When it came time to go to New Orleans for the Hurricane Katrina disaster, even seasoned pros quit their jobs and refused to go. Most were like, “Hell no, I ain’t going to New Orleans! There’s no law and order, people are shooting each other in the streets. You could get raped and murdered in about a minute, plus there’s talk of a cholera epidemic. No amount of money is worth risking my life.”
From my home in the country, I spoke to more than a few disaster relief workers and they all said about the same thing. It was a tough decision for me. I was a single woman living in a lovely home in the country. There’s probably not a more opposite situation than moving from a quiet home in the country to New Orleans right after Katrina. But I had a mortgage to pay and no husband to help out with it so my bottom line was the money. Disaster work pays good.
I packed my things and drove to Houston, Texas, the home of our very first field office. FEMA had decided that Houston was the closest big city where they could set up their disaster operations but still be out of harm’s way. They do make some effort to keep workers out of danger. Houston was overflowing with disaster refugees and workers who had come from all over America and Canada to help out with the relief efforts.
The media was there too. They always get the best or only hotels rooms available. Once you arrive, you’re supposed to go directly to a field office and check in. Next you get a briefing and all your equipment. This situation was much different than other disasters though. New Orleans and most of the Gulf Coast was flooded in about 15 to 20 feet of the nastiest water you ever saw. When those levees broke, the whole area went underwater within a few hours.
All the people and animals there who had survived the powerful hurricane were now threatened with drowning. The Superdome was still filled with thousands who were tired, angry, hungry and scared. That story has been told hundreds of times now but my sources say that Americans never were told the real truth about what went on there. In some countries overseas they saw and heard a much different tale than the one we were given here in the states.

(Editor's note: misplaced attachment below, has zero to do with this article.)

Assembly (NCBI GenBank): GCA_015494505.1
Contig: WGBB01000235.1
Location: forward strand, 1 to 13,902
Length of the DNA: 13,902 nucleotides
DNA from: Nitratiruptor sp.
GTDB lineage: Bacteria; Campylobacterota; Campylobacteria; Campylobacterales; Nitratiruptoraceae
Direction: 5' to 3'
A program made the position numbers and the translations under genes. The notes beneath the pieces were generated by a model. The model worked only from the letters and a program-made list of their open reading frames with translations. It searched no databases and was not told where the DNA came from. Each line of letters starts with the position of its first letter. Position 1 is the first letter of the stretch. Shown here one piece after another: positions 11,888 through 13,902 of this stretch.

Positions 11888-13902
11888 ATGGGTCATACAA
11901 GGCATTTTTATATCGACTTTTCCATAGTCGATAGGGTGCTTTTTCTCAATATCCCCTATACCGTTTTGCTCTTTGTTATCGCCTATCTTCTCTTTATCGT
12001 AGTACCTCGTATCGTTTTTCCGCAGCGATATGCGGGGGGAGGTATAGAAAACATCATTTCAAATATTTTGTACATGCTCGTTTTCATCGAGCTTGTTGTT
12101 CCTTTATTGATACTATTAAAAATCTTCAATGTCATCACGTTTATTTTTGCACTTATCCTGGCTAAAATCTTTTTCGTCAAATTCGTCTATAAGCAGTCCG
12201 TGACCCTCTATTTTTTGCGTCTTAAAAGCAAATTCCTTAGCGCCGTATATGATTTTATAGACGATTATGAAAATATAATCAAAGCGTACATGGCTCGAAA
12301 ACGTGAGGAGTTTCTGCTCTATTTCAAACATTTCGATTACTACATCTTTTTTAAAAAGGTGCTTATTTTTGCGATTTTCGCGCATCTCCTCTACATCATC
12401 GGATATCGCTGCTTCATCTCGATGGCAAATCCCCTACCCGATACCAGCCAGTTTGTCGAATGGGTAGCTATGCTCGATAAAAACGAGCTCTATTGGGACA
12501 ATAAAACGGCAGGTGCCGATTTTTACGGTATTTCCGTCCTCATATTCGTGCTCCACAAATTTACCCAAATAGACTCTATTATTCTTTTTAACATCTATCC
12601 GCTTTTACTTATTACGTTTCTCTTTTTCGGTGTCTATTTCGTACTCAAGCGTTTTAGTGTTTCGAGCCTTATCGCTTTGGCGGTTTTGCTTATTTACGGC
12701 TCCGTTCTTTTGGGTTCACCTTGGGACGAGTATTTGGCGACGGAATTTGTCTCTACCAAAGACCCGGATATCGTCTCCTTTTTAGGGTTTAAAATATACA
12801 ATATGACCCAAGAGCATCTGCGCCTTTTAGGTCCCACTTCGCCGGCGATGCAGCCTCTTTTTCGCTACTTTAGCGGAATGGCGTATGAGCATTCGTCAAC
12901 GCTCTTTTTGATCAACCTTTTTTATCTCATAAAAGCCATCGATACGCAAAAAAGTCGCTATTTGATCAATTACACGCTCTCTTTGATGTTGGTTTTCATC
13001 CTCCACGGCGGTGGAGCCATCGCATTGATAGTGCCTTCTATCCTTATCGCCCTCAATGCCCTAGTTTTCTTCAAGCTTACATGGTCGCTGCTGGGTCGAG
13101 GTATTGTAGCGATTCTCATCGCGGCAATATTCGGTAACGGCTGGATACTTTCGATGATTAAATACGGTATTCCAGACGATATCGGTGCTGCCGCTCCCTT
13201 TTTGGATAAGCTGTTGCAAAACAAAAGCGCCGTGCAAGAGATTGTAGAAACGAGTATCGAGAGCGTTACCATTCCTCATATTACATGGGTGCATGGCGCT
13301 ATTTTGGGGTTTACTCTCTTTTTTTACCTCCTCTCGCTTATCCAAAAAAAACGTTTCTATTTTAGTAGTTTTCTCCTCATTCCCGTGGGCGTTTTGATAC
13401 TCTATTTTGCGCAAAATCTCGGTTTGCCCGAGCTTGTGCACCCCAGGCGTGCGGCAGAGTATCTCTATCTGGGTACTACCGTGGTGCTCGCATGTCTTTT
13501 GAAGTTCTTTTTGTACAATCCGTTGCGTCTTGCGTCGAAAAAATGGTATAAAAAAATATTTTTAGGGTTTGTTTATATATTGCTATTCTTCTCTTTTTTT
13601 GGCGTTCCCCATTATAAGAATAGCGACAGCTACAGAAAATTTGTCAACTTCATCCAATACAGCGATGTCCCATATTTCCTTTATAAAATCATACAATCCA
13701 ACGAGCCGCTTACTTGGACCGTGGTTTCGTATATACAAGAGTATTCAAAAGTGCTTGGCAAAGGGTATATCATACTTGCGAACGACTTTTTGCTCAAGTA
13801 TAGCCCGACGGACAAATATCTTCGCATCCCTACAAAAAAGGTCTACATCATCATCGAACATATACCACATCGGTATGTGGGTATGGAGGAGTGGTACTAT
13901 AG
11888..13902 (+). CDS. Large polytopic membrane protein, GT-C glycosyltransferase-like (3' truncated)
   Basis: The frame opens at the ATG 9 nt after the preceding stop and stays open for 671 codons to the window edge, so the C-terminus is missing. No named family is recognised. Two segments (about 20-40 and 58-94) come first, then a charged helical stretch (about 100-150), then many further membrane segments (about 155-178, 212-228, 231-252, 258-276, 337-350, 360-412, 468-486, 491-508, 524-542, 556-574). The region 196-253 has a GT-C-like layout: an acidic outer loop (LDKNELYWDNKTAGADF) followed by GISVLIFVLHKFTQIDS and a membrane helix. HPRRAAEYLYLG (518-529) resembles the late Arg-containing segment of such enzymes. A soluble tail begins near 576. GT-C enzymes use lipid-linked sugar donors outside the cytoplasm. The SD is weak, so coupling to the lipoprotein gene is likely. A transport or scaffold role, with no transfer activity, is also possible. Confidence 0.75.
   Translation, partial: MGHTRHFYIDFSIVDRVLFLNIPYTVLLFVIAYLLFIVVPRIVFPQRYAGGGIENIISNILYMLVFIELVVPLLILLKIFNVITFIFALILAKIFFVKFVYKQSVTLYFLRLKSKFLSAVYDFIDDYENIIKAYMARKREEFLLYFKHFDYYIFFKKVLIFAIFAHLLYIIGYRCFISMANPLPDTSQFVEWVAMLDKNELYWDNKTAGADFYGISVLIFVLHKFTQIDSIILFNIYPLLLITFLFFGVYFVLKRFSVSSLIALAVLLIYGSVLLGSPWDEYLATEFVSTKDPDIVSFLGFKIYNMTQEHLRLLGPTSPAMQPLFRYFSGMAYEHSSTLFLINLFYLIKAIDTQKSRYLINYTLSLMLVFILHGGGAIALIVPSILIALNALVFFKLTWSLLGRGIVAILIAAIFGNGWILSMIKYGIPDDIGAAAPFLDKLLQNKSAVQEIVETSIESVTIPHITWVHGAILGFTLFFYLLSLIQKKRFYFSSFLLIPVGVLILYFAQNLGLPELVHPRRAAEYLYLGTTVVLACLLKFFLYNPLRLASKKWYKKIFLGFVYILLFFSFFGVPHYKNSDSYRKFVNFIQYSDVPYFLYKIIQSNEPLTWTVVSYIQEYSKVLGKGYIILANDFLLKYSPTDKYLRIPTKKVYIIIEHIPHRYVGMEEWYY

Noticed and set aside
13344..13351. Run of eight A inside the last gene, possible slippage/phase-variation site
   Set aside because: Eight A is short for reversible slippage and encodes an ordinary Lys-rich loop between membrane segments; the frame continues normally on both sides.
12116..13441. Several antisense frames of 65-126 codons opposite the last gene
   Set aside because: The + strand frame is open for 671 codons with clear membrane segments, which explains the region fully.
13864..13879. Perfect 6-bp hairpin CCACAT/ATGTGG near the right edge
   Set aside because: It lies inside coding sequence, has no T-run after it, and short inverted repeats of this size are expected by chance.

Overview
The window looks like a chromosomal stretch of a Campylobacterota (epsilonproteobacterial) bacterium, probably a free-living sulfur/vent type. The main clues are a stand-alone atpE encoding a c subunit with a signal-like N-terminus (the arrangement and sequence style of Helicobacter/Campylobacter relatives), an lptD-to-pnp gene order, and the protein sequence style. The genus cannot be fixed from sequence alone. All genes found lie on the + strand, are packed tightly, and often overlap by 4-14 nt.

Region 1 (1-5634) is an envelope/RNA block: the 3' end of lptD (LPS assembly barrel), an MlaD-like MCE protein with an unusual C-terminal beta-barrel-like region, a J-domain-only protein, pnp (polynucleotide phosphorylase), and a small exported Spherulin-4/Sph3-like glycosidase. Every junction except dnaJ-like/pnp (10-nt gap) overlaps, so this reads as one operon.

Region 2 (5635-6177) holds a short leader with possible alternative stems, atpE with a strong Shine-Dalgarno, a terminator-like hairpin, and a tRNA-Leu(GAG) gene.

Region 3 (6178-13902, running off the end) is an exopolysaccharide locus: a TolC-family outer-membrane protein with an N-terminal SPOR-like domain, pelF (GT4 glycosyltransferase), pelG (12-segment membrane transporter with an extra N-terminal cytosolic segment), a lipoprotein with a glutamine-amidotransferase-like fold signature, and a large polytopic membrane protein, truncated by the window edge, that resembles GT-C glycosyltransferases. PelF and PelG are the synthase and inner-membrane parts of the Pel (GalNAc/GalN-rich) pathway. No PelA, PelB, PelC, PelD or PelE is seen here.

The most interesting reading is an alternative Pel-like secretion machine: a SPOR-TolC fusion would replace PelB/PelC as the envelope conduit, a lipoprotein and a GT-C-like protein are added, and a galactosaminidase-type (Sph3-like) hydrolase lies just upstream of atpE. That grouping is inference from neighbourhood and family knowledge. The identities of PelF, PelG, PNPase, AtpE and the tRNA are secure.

Thousands of disasters workers sat around their hotel rooms for 10 days waiting on the flood waters to recede. We saw the same frightening pictures everyone else was seeing and many of us were doubting our decisions to work this one. I returned to my home in Greenville, Texas and set up a home office there.
FEMA was already getting thousands of applications for assistance but since we couldn’t travel to the area, they were trying to figure out other ways we could get assistance to the victims and these alternatives included initial emergency payments of several hundred dollars. With the government though, there is always a lot of paperwork to be done before you can get any type of assistance. I contacted my applicants and told them what types of documents they needed to fax me and then worked their applications from a home office.
Sadly, that didn’t last long. After about 10 days, we began to hear that the flooding was going down and that the military and National Guard was formulating a plan to allow homeowners and workers into certain areas. Within two weeks of Katrina’s landfall, I found myself in the city of New Orleans. I’ll never forget sitting there on the Twin Bridges that lead into the city from Baton Rouge. On both sides of the highway there were all sorts of debris lying at various angles in the bayous and in Lake Ponchatrain.
I’d move the car up a few feet and then wait a few more minutes and then move a few more feet. It was hot and muggy there with huge mosquitos and the car would overheat quickly. Out the car window on the right, there was a train car lying on its side. Out the driver’s window, there were several coffins floating by. Down the highway another mile, there was a semi-trailer lying upside down on the right in a water-filled ditch and on the other side of the road in the lake, there was part of someone’s home.
That was only the beginning of what turned out to be a two-month long nightmare where I spent each day talking to homeowners who had lost everything and hearing the most sorrow-filled stories of what Katrina had stolen from them. Along with that, they would usually say that many of their family members and everyone they knew also lost everything because they too, had lived within her path.
The days were long and hot and the nights were spent on an army cot in a makeshift dorm two hours north of New Orleans fashioned for us disaster workers by FEMA. There were lines everywhere. I never liked waiting in long lines. In fact, I hate it! You had to sit in a long line to get gas for your car. There was a long line at any open restaurants, stores or cafes north of New Orleans. At our government compound, there were lines to eat, to use the fax machines….just about everything you wanted to do, you had to stand in line first.
When they finally brought the shower trailers in for us, we were all so relieved. Those first few days at the compound, we had to be bused to a local rec center for showers. Then they brought in about six 18 wheelers that had been fully equipped with shower stalls. The trouble was that there was no air at all in them. It could be 120 degrees inside those trailers at times. You’d go in there hot and sweaty from a long day of crawling over muddy, wet couches and take your shower but be sweaty again before ever leaving the trailer.
I got deployed to the Gulf coast in Chalmette, St. Bernard’s Parish. This was one of the hardest hit areas and the danger was greatly enhanced by the fact that there had been a massive oil spill from Murphy Oil. The entire city was ruined. There was one to two feet of toxic mud covering everything. The EPA was there measuring the toxicity daily. I ran into a woman from the EPA one day while working and pulled her over. We were in a residential neighborhood, surrounded by every type of rotting debris.
“Hey, how’s it going?” I said greeting the woman.